Showing posts with label Marine Hospital Service. Show all posts
Showing posts with label Marine Hospital Service. Show all posts

Sunday, May 30, 2010

Letter of the Day: May 30

U.S. Marine-hospital Service,
District of the Gulf,
Part of New Orleans La, Surgeon’s Office,
May 30th, 1885

To the Surgeon General U.S. Army,
Washington D.C.


On a recent visit to the exhibit of the U.S. Army Medical Department at the Exposition now in this city, I was more than gratified to find displayed therein, photogrpahs of skeletons of Sioux indians donated by me when a hospital stweard of the army on duty at Camp (now Fort) Robinson, Nebraska. If it can be conveniently done, I should be glad to procure copies of the photograps above mentioned and I shall greatly appreciate the favor.

At the time I made the last donation to the Museum Asst. Surgeon Otis (then Curator) promsed me that I should have a full and complete assortment of publications of the Surgeon General’s office, more particularly those relating to the Army Medical Museum. His subsequent illness and death prevented any action on his part and I imagine no record of his promises being made, the whole matter was forgotten.

Very respectfully,
Your obedent servant,
Samuel W. Richardson
Hospital Steward
U.S. Marine Hosp’l Service
(Formerly U.S. Army)
Care of Custom House

Five unmounted photographs of skeletons sent by mail June 8, 1885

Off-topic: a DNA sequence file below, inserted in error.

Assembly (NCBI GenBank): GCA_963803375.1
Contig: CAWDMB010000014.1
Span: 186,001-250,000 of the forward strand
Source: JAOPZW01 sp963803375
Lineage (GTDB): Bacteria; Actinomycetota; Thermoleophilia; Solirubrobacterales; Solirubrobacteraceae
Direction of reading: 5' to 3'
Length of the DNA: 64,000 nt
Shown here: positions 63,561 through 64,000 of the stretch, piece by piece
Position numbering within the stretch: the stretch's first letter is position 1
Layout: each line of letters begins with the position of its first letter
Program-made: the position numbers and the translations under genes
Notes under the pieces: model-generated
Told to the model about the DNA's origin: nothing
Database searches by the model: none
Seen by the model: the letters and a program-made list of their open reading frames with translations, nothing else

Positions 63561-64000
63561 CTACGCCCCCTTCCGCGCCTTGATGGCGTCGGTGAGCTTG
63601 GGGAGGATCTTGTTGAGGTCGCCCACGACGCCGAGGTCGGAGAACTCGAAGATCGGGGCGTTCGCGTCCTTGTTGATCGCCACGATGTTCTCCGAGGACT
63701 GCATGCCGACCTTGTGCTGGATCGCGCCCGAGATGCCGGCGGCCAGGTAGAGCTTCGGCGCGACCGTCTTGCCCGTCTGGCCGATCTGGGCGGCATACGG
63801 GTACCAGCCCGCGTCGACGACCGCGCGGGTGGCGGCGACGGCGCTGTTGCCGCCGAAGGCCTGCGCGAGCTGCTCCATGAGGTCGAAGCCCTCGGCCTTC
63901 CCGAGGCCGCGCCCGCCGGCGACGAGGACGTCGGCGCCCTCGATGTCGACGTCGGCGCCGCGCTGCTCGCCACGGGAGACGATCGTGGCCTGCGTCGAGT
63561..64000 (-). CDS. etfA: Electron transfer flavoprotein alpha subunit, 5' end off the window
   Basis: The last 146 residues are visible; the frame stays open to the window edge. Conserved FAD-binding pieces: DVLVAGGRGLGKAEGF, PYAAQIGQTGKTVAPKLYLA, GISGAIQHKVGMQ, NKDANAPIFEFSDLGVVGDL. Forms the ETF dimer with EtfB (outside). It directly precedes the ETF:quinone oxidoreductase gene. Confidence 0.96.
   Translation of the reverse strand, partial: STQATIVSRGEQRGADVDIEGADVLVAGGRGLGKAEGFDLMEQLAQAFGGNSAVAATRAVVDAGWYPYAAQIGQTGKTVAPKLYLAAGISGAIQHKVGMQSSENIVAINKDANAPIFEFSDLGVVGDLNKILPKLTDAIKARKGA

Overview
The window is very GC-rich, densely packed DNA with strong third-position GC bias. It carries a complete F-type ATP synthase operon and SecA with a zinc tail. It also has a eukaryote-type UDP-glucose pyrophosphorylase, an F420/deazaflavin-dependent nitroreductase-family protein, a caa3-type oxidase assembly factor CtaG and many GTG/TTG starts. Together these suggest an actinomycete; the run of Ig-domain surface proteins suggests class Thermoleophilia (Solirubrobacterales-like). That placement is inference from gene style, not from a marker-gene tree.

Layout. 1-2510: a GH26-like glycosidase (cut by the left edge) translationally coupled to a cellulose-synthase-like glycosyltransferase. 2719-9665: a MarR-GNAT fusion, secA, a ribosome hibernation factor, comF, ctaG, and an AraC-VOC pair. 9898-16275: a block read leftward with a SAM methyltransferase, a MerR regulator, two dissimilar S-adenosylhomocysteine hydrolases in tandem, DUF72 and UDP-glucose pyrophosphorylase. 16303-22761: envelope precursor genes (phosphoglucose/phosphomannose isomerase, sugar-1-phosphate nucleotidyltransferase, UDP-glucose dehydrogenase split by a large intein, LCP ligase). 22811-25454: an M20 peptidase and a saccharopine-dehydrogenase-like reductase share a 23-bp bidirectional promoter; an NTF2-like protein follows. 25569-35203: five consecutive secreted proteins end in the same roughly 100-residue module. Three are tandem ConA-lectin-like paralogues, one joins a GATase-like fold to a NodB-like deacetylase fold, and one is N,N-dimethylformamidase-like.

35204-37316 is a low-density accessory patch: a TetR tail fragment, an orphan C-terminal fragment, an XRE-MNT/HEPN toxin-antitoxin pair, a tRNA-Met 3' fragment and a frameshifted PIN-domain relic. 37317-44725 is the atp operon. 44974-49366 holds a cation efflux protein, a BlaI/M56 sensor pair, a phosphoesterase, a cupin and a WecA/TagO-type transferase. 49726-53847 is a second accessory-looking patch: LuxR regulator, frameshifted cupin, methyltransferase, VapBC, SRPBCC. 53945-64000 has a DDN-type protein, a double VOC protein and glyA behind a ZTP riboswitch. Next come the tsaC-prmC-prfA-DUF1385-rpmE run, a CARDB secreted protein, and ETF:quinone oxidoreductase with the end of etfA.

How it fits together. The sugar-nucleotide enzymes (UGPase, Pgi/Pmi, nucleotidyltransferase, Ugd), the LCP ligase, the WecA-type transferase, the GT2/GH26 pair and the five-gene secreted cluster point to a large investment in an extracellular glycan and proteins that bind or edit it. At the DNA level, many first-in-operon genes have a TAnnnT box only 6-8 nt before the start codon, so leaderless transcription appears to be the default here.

Sunday, March 28, 2010

Letter of the Day: March 28 (2 of 2) - Leprosy? Or syphilis?

Treasury Department
Office of the Supervising Surgeon-General, M.H.S.
Washington, D.C., March 28th, 1895

To the Supervising Surgeon-General,
U.S. Marine Hospital Service,


I have the honor to make the following report on a specimen from a supposed case of leprosy, submitted for examination by Dr. C.O. Probst, Secretary of the Ohio State Board of Health.

The specimen presented for examination is a portion of the left hand, including the little and ring fingers. The entire member is thickened to about twice its natural size.

On the dorsum of the hand is an extensive superficial ulcer with sharply defined edge and irregular margin. At the wrist the ulceration has extended deeply through the tissues, amputating the hand at this point. A similar process seems to have affected the tip of the ring finger.

Sections were made and studied from seven different places. Four were taken from the edge of the ulcer, two from its center, and one through the skin and thickened subcutaneous tissue, including the nerve going to the little finger.

All the sections disclosed a general hypertrophy of the parts and a larger overgrowth of connective tissue. Some of the specimens from the edge of the ulcer showed the histology of the specific granulomata. A thickening of the blood vessel walls was noticed in the subcutaneous tissue.

All the sections were stained for lepra bacilli, with negative results. Those sections containing giant cells were also stained for tubercle bacilli, none were found.

The disease, therefore, in my opinion in neither leprosy nor tuberculosis, which, by exclusion, throws some weight upon the suspicion of syphilis.

Very respectfully,

(signed) M. J. Rosenau,
Passed Assistant Surgeon, M.H.S.